Ten Years Later, a Reflection on Bitcoin’s Genesis and Satoshi’s Timing
October 31, 2008, and January 3, 2009.
The two dates have cemented themselves with Promethean significance into Bitcoin’s lore. On the October 31, Satoshi Nakamoto published the Bitcoin white paper, a constitution of sorts for his revolutionary monetary system and its intrinsic currency.
On January 3, this constitution came alive with Bitcoin Block #0. Also known as the network’s genesis block, this cornerstone would provide the foundation for an ecosystem that would challenge our perception of how money is valued and managed in a digital age.
Ten years later, we celebrate the birth of the Bitcoin network much like we might a nation. If the white paper is a declaration of monetary independence, then the genesis block is our independence day and the founding of a new system. By bootstrapping the network, Satoshi broke ground on a completely novel form of money: decentralized, algorithmically based and completely peer-to-peer digital cash for a digital age.
For what the genesis block actually is, there’s little to tell. The first block on the network, it includes a single transaction: the 50 BTC block reward sent to Satoshi for mining it (which, along with his other mining rewards, he still hasn’t touched). It has all the trimmings of a regular block; besides being the first, there’s little distinguishing it from the rest, save the unique data it houses.
With the January 3 Launch, Satoshi’s Intentions Are Clear
Rather than focus on what the genesis block is, today is a day to reflect on what the genesis block represents.
The genesis block, by all rights, is emblematic of monetary sovereignty. It’s the digital embodiment of Satoshi’s monetary philosophy, a rejection of the centralized policies of the fiat system in favor of the decentralized processes of a cryptographically secured and mathematically verifiable digital system. Satoshi believed the old mode was failing, so he built a new one without all of the controls and hazards that can lead to the debasement of fiat currencies with reckless printing practices.
His intent is covertly coded into the genesis block, though the meaning of this message is clear. Embedded in the hexadecimal code on the genesis block’s coinbase, the message, after being decoded, reads as follows: “The Times 03/Jan/2009 Chancellor on brink of second bailout for banks.”
The message is a direct allusion to the headline for The Times the day Bitcoin launched. As the article details, Alistair Darling, the U.K.’s Chancellor of the Exchequer at the time, was debating a second bailout for U.K. banks. This capital infusion would come nearly a year after the government flushed the same banks in an attempt to ballast credit flow and stanch impending economic downturn, something the United States did for its own banks in October of 2008.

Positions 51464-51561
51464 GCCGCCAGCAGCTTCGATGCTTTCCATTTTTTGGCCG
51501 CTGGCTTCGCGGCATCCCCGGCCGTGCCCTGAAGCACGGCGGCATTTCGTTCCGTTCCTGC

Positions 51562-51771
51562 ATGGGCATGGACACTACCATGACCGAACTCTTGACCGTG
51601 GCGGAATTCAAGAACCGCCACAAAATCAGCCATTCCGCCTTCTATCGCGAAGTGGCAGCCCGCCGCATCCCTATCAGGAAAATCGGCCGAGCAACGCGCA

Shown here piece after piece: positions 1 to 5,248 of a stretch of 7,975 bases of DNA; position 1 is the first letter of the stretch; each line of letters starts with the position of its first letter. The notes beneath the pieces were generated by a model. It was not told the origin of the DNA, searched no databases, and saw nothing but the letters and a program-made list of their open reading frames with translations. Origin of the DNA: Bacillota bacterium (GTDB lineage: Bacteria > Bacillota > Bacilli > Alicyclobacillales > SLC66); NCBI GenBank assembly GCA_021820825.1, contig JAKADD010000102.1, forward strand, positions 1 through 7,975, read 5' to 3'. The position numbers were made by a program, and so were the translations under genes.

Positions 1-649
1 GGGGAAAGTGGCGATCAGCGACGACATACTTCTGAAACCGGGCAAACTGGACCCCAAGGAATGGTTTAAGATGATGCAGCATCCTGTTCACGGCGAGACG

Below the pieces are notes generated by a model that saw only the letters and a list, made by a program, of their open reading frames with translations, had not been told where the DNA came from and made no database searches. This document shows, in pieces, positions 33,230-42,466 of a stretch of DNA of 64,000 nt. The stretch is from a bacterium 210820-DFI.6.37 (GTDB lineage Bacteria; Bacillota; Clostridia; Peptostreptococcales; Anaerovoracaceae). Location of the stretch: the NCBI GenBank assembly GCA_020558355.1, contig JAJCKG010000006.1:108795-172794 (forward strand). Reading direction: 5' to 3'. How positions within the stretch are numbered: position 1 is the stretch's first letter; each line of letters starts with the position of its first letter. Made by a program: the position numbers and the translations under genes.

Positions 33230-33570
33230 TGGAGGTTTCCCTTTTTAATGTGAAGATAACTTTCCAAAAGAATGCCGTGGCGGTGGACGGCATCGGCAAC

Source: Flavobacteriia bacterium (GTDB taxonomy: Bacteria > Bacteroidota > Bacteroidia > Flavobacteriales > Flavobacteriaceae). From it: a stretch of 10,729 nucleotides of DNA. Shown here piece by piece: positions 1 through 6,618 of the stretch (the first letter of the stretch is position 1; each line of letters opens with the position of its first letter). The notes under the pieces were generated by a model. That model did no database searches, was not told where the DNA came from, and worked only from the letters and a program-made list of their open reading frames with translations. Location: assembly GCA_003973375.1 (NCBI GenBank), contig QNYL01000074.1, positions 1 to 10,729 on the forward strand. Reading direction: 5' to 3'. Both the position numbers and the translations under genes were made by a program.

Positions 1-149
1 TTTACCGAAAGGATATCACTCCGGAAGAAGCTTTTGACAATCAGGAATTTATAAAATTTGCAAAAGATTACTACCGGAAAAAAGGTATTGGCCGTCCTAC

The rest is obviously history.
2009 would begin with the climactic unraveling of the global economy. Fractional reserve lending, bad debt and a mortgage crisis would send the world’s economic dominoes toppling after each other in the worst international crisis since the Great Depression some 80 years earlier.
That the genesis block was founded on the same day as news of an imminent bank bailout is certainly symbolic. Satoshi’s early writings show that he was well versed in central banking monetary policy and the alleged hazards of a fiat-based economy. He saw the central banking practices that led to the 2008–2009 financial crisis, the conjoined nature of federal governments and national/private banks, as a hazard for both client trust and currency valuation.
“The root problem with conventional currency is all the trust that’s required to make it work. The central bank must be trusted not to debase the currency, but the history of fiat currencies is full of breaches of that trust. Banks must be trusted to hold our money and transfer it electronically, but they lend it out in waves of credit bubbles with barely a fraction in reserve. We have to trust them with our privacy, trust them not to let identity thieves drain our accounts,” he writes in a February 2009 forum post.
This post came a little over a month after Satoshi bootstrapped the network, but he discussed implications of his creation in relation to modern banking practices before the Bitcoin blockchain went live.
On the day he released the white paper, Satoshi sent his work to the Cryptography Mailing List. His work was feverishly engaged by a handful of recipients, including then Google engineer and later Bitcoin developer Mike Hearn.
In the thread, interspersed between constructive criticism of Bitcoin’s potential design flaws, recipients compare notes and observations on legacy banking practices. Of course, they also philosophize on how Bitcoin fits into the larger picture, with one commenter, James A. Donald, positing that decentralized issuance could protect the economy from overbearing governments — though he also cautions that the power and influence of these governments should not be dismissed.
“If a small number of entities are issuing new coins, this is more resistant to state attack [than] with a single issuer, but the government regularly attacks financial networks, with the financial collapse ensuing from the most recent attack still under way [sic] as I write this.
“… in the late nineteenth century political attacks on financial networks began, as for example the Federal reserve act of 1913, the goal always being to wind up the network into a single too big to fail entity, and they have been getting progressively bigger, more serious, and more disastrous, as with the most recent one.”
“Too big to fail” became a popular mantra of governments when justifying their decisions to bail out big banks during the credit crisis. The system warranted resuscitation solely because it is monolithic in scale and too intertwined in the socioeconomic political arena to let falter.